When I decided to study abroad in Bangkok for six months, elephants and island-hopping were part of the plan, but eating was the main objective. I had been eating at Thai restaurants since I was a little girl, and I was ready to make the journey over to the homeland for the real, authentic stuff. I arrived with little knowledge of Thailand’s cultural conventions beyond its cuisine, but I felt OK with that. I quickly realized, however, that everything I thought I knew about Thai cooking was merely a Western fallacy.
Pad thai. Green curry. Cashew chicken. Everyone, at least here on the West Coast, seems to have a favorite Thai dish. When people order Thai food, they usually do so confidently, without having to sheepishly mumble the name, point to the menu or ask for recommendations from the server.
This isn’t always the case with ethnic cuisine. Flash back to me at an Ethiopian restaurant trying to tell the difference between “wot,” “kitfo” and “tibs.” This is partially because I am just more familiar with Thai food than with Ethiopian food because I have eaten it more times and there are more Thai restaurants than Ethiopian ones. But why is that? Most people would probably say that it’s because Thai food is so delicious. That undeniably has something to do with it, but as you might have guessed, there are more variables to the equation.
In the Thai cuisine class I took at my university in Bangkok, I learned that studies on the Western experience of ethnic dining have shown that diners seek authenticity but are most likely to return if they feel familiar and comfortable. They hate it when they can’t pronounce menu items or don’t know what to order. In other words, they want their experience to feel authentic … as long as it doesn’t make them feel culturally ignorant.
So, we learned, Thai food is popular partially because it doesn’t seem as daunting as other ethnic cuisine. But why was that the case for me in America when it definitely wasn’t in Thailand? Fast forward to me sitting at a plastic table on a sidewalk in Bangkok with a blank stare on my face worse than the one induced by the Ethiopian menu. If I was the queen of Thai cuisine back home, why did none of the dishes my Thai friend had ordered look familiar? Plastic plates of grilled pork neck, spicy minced meat salad and fermented sausage were among the dishes presented.
Although I could easily get the curries I was used to, the spectrum of Thailand’s cuisine was so much larger than I was aware. Confronted with all of this incredible variance, I began to wonder why all of the Thai restaurants back home offer the same dishes. I learned that the Thai government has been making an effort to globalize Thai cuisine for decades, looking at it in part as a way to draw in tourists. (They got me.) Part of that process involves menu standardization based on what sells.
This revelation helped explain why there are so many Thai restaurants in America and why they almost all serve central Thai cuisine rather than the northeastern Thai I was eating on the street. It also helped explain why people feel comfortable eating Thai food in America: because it’s easy to familiarize yourself with a limited repertoire of recurring dishes. That way, diners get the feeling of authenticity they want without having to feel foolish.
At that point, I came to realize that my expectations of “authentic” Thai cuisine had been elaborately misinformed all along. The menus at the trusted places I ate at back home weren’t traditional home cooking; they were tailored to my Western mindset and palette. So, although there are endless Yelp debates about which ethnic joint is the most “authentic,” we often don’t even know what “authentic” means. Westerners fetishize the idea of authenticity, but with no actual reference point, our perception is a mere construction — a construction that is, in this case, backed by expensive government campaigns.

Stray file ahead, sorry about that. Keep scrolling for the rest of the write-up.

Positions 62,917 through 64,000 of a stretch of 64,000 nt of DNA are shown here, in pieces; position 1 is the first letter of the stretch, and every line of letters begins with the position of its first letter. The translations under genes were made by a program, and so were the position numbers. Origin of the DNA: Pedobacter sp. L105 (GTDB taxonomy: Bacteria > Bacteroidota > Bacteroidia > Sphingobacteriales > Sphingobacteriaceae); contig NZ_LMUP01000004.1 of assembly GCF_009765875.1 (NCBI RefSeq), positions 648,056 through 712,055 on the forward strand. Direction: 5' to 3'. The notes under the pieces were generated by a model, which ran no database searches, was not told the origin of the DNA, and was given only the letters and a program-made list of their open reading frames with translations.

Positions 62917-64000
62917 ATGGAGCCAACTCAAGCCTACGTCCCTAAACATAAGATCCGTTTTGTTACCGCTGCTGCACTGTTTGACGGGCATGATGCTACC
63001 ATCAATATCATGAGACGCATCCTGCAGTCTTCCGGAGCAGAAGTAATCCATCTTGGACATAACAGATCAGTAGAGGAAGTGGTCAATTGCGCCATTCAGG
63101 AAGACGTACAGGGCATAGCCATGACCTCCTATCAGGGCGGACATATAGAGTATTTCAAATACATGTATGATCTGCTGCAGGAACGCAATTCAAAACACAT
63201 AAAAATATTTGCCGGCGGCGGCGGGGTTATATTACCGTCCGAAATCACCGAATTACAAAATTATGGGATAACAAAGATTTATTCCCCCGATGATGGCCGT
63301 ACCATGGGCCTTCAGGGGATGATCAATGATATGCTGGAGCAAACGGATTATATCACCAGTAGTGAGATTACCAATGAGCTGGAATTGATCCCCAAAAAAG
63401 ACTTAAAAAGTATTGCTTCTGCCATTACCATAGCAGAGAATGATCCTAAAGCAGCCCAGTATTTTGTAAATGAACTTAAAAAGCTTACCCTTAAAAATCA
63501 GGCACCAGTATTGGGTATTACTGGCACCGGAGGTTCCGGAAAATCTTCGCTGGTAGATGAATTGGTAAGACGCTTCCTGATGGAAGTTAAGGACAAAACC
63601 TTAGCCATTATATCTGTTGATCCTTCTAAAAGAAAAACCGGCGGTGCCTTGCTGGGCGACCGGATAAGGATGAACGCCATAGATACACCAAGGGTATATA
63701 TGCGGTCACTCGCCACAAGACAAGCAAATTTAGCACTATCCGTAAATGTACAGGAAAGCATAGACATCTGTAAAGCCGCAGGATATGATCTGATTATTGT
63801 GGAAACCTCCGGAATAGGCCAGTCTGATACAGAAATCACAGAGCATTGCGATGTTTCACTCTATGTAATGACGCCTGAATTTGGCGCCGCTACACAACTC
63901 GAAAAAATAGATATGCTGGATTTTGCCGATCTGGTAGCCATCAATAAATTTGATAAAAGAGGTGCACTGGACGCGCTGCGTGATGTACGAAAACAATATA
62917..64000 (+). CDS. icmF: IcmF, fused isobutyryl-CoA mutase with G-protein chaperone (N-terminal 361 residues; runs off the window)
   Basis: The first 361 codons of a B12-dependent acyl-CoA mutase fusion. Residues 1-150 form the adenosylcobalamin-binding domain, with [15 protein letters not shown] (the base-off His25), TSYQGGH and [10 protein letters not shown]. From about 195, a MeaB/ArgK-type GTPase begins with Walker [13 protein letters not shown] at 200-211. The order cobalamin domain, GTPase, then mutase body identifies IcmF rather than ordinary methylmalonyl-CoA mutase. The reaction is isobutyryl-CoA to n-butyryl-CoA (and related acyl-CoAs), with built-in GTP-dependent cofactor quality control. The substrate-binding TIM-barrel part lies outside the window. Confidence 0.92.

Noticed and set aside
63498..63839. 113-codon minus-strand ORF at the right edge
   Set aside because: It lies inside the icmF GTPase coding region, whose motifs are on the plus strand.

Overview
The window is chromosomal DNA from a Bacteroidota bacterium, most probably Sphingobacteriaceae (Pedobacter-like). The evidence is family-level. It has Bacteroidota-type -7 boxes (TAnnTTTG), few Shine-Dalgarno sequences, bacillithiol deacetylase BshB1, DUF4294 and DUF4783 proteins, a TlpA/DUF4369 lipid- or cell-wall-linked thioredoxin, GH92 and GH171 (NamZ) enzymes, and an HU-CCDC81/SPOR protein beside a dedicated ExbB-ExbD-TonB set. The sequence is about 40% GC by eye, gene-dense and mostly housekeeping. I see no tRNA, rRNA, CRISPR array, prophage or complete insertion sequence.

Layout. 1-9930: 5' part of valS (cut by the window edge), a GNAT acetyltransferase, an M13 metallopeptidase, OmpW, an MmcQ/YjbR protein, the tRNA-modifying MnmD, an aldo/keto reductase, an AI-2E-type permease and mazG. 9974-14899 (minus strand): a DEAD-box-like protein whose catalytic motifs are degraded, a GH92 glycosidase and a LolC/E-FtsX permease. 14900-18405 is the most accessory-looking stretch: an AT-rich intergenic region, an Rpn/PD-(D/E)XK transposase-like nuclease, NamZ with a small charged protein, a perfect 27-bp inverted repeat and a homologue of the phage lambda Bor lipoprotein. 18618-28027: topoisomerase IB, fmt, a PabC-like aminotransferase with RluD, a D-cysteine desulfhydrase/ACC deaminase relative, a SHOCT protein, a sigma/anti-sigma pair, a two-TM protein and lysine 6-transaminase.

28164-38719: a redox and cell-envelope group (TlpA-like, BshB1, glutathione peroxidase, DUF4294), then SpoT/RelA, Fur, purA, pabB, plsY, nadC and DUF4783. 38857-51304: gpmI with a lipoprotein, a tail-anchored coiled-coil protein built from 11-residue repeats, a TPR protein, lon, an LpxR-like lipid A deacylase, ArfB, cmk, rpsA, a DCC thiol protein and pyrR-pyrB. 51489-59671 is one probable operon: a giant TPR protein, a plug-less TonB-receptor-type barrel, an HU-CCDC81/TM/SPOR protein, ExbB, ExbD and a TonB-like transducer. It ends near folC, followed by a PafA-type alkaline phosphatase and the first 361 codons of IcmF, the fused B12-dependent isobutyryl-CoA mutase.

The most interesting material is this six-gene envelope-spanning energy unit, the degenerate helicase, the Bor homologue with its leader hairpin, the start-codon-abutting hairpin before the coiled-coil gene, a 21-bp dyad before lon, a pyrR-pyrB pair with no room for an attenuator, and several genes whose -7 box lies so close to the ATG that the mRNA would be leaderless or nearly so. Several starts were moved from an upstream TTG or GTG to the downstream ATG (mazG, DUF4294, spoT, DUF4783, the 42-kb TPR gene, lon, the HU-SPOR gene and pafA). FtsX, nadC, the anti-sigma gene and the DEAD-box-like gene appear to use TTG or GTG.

But if standardized recipes and menus are what’s going to help Thai emigrants succeed, who am I to complain? Some will argue that being committed to eating “authentic” ethnic cuisine is about respectfully distinguishing genuine cultural identity from cultural appropriation. It’s about proudly doing things the way grandma did them. It’s about never eating at Chipotle. But why does ethnic cuisine always have to be the pure product of its cultural lineage? Why can’t it just be food?
Consider Nahm, Australian chef David Thompson’s fine-dining restaurant in London and the first Thai eatery ever to receive a Michelin star. He has another location in Bangkok, and many consider it the best Thai restaurant in Thailand. Meanwhile, others find that claim outrageous because the chef isn’t even Thai, and how could the food be good if it isn’t “authentic”? However, Thompson studied Thai cooking for years, so does it matter whether he learned it from books and teachers rather than from his grandmother? I say no.
Bringing Thompson’s ethnicity into the debate makes it about more than the execution of the cooking. It makes it an argument about capturing “Thainess” through food. But what is “Thainess?” Cultural identity is not fixed, and it’s not something that can be bought and devoured at a restaurant. It’s not that I want to challenge the Thai claim on their own cultural identity. I just think we should try eating ethnic cuisine without expecting it to capture the essence of the culture it comes from.
So, I was tricked into maintaining an inaccurate conception of Thai cuisine. That’s my own fault for assuming a Thai menu in America would be comprehensively representative of cuisine from halfway around the world. From now on, I’ll just take Thai food for what it is: tasty.
Contact Sarah Burke at [email protected]